Another Relationship Lesson from the Dance World
June 24, 2014
“Amy, you have to be completely, solidly on your leg. You cannot depend on Nick to hold you up.”
“Nick, you have to communicate to her-let her know that you have her. She is not going to let go if she’s not sure that you have her.”
I love the paradoxical nature of relationships and this is another important lesson in just that!
What does it mean to be standing on one’s own leg(s) in a relationship? That’s a loaded question but let’s begin with the basics.
It means that my partner is not responsible for my well-being. It is my responsibility to steady myself, ground myself, hold myself up. This means that I take care of my emotional and spiritual needs, as well as my physical and medical needs. I do not wait for someone else to take care of that for me. And I take care of those things because they are important to me. I love and value myself enough to be solid, grounded, and healthy on all fronts. When I am at my best, it is not only for me but it is a gift to those around me. I might go as far as to say I owe it to my partner (and my children) to be at my best. If we are going to “dance together”, go through life together, I can make that dance easier for both of us if I am completely, solidly on my leg. Don’t panic. I know there are periods when life hands us a hard time. We are wobbly and vulnerable and not at our best. Of course. But generally those times are not meant to be the majority of the time. It is during these times, times of desolation, loss, and crisis, that we have the opportunity to slow down, take stock, regroup, relearn, be nurtured, and come back again, different perhaps, but solid.
And here is the paradox in this metaphor. Even when I am standing on my own leg, we dance best together when my partner communicates to me that he “has me.”
What does it mean to communicate to someone that you “have them”, that you have their back and you will do your darndest not to let them fall? It means supporting them in ways that actually feel supportive. Perhaps saying words of affirmation and backing those words up with actions. Maybe offering a sincere apology if doing so would repair some damage done. It means listening clearly enough to know what would feel supportive so another. For someone it may mean taking on a few chores. For another it might mean planning a night out or a vacation. Perhaps taking care of the children or turning off a TV or computer and engaging in conversation would feel supportive. It may mean offering kindness and generosity to an in-law. Recently in my office I have heard many stories about how stressed sole providers of households feel. When spouses are unwilling to work, to somehow add to the family income, the other partner can feel very unsupported, like no one has his or her back.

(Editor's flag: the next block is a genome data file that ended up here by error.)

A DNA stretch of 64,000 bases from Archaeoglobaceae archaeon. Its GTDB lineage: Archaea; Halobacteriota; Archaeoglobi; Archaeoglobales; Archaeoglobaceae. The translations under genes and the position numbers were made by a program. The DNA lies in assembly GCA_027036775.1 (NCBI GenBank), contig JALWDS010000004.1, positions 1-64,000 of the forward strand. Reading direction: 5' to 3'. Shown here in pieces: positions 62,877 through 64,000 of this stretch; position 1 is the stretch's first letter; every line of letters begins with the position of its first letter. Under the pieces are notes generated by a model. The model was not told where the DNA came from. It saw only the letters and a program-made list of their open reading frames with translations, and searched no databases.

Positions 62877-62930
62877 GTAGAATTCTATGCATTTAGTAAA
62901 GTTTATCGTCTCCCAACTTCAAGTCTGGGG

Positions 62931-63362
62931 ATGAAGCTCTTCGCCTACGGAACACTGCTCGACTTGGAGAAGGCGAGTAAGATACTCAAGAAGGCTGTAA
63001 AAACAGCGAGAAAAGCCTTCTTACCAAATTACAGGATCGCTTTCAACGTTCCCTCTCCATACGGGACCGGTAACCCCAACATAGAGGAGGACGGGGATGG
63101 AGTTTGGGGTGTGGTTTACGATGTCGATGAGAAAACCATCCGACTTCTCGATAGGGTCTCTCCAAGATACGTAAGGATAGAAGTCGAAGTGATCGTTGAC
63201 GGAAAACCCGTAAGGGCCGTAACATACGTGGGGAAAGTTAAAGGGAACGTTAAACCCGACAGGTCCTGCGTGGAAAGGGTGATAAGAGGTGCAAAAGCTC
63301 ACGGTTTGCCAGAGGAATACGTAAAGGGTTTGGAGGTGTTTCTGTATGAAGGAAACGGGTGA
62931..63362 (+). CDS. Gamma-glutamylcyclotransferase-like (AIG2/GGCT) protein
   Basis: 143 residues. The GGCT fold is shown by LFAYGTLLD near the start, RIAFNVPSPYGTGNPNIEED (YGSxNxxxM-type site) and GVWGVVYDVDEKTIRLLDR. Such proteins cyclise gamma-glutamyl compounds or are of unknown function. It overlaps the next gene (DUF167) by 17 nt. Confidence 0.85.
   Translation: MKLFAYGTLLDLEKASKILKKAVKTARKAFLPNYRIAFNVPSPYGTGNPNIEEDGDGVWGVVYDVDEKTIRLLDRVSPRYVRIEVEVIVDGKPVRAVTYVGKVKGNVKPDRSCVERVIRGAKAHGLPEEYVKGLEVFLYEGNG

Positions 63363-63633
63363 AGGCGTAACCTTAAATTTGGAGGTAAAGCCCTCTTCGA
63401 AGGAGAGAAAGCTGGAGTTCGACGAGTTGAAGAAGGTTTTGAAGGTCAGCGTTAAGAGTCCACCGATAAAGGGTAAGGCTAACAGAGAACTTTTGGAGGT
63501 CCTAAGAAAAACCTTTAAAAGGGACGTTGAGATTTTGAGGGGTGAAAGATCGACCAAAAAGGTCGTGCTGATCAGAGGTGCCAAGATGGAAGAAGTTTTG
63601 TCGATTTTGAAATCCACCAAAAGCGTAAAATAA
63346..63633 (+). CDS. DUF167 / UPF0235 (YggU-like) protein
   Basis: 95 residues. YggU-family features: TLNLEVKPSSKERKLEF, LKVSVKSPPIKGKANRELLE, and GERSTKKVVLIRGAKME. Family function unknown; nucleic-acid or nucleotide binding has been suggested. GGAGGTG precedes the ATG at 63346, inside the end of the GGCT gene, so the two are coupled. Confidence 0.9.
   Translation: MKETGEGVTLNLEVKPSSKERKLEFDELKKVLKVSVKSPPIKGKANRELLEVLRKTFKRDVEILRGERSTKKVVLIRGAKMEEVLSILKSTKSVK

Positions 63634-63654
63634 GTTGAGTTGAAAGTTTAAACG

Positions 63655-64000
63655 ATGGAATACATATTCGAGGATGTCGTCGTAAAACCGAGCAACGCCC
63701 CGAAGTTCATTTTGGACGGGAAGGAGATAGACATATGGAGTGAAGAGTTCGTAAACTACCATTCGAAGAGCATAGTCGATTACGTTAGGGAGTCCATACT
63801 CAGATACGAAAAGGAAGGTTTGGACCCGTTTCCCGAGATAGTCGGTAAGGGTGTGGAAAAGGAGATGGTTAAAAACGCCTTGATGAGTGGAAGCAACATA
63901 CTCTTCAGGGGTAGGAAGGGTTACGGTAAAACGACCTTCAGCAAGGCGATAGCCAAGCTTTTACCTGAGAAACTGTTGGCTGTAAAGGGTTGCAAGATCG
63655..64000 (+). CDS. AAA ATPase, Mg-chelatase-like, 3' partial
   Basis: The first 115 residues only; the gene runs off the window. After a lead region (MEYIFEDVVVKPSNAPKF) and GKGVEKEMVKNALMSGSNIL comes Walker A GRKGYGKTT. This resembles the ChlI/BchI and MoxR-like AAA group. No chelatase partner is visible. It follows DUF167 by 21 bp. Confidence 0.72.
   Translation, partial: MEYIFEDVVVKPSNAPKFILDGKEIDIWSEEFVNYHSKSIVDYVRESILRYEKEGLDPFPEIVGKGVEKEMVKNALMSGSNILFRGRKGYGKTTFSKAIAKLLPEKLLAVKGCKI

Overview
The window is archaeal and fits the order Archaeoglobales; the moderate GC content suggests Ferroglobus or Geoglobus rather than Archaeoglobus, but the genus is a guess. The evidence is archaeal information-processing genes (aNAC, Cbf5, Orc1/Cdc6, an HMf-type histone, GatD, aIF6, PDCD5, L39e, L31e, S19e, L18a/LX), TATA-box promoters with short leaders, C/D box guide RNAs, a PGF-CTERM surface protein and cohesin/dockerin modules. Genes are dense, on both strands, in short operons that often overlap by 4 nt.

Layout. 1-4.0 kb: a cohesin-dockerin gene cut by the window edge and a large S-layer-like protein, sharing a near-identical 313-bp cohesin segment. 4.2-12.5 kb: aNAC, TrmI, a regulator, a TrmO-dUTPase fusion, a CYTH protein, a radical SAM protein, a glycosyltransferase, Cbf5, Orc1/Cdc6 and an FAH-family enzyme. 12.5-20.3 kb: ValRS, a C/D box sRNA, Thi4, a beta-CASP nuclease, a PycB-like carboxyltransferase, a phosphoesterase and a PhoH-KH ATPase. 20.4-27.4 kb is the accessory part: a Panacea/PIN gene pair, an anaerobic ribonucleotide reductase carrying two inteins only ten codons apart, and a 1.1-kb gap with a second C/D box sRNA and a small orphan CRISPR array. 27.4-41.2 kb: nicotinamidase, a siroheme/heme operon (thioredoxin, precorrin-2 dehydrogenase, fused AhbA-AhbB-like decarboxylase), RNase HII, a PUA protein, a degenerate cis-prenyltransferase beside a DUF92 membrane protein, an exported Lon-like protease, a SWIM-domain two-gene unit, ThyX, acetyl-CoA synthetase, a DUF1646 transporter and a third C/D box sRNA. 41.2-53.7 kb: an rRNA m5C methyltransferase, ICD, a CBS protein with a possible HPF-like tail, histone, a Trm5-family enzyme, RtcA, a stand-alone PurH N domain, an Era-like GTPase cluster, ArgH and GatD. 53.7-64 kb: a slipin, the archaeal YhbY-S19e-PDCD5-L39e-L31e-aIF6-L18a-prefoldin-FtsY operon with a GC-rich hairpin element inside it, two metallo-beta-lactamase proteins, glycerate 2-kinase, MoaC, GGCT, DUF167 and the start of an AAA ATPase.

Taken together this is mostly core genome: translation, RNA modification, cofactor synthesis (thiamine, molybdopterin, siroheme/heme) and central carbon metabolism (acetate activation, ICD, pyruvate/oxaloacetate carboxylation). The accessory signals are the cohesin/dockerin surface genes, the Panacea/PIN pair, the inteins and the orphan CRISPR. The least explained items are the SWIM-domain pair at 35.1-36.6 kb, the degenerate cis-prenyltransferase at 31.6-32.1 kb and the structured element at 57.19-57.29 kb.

It is important to remember that in real life, the dance roles are interchangeable. Sometimes we are the one standing strong, and sometimes we are the one holding. But either way, when we come together, independently and then interdependently, we can make a beautiful dance together. The final dance is more intricate, more fluid, more spectacular than the sum of its parts!
A client of mine drives a taxi part-time. Although it is a second job and is requiring some long hours, the job is allowing him to see many sides of life in his city, and he likes this. He recently told me that sometimes he shuttles children from homeless shelters to school if school bus…Read More
It’s 9:17 Wednesday morning. I am sitting on the loveseat in my office, drinking a cup of coffee. I’ve already exercised, had my morning meditation, and gotten showered and ready for work. My office door is closed, the phone is on Do Not Disturb, my secretary knows not to interrupt me unless someone is bleeding…Read More
Dear Blog Friends and Readers, I recently preached at a Lutheran church here in SC and I have been asked for copies of my sermon. I am posting it to my blog for ease, knowing that sermons are not my typical blog. You are welcome to read it and even comment. Or if this isn’t…Read More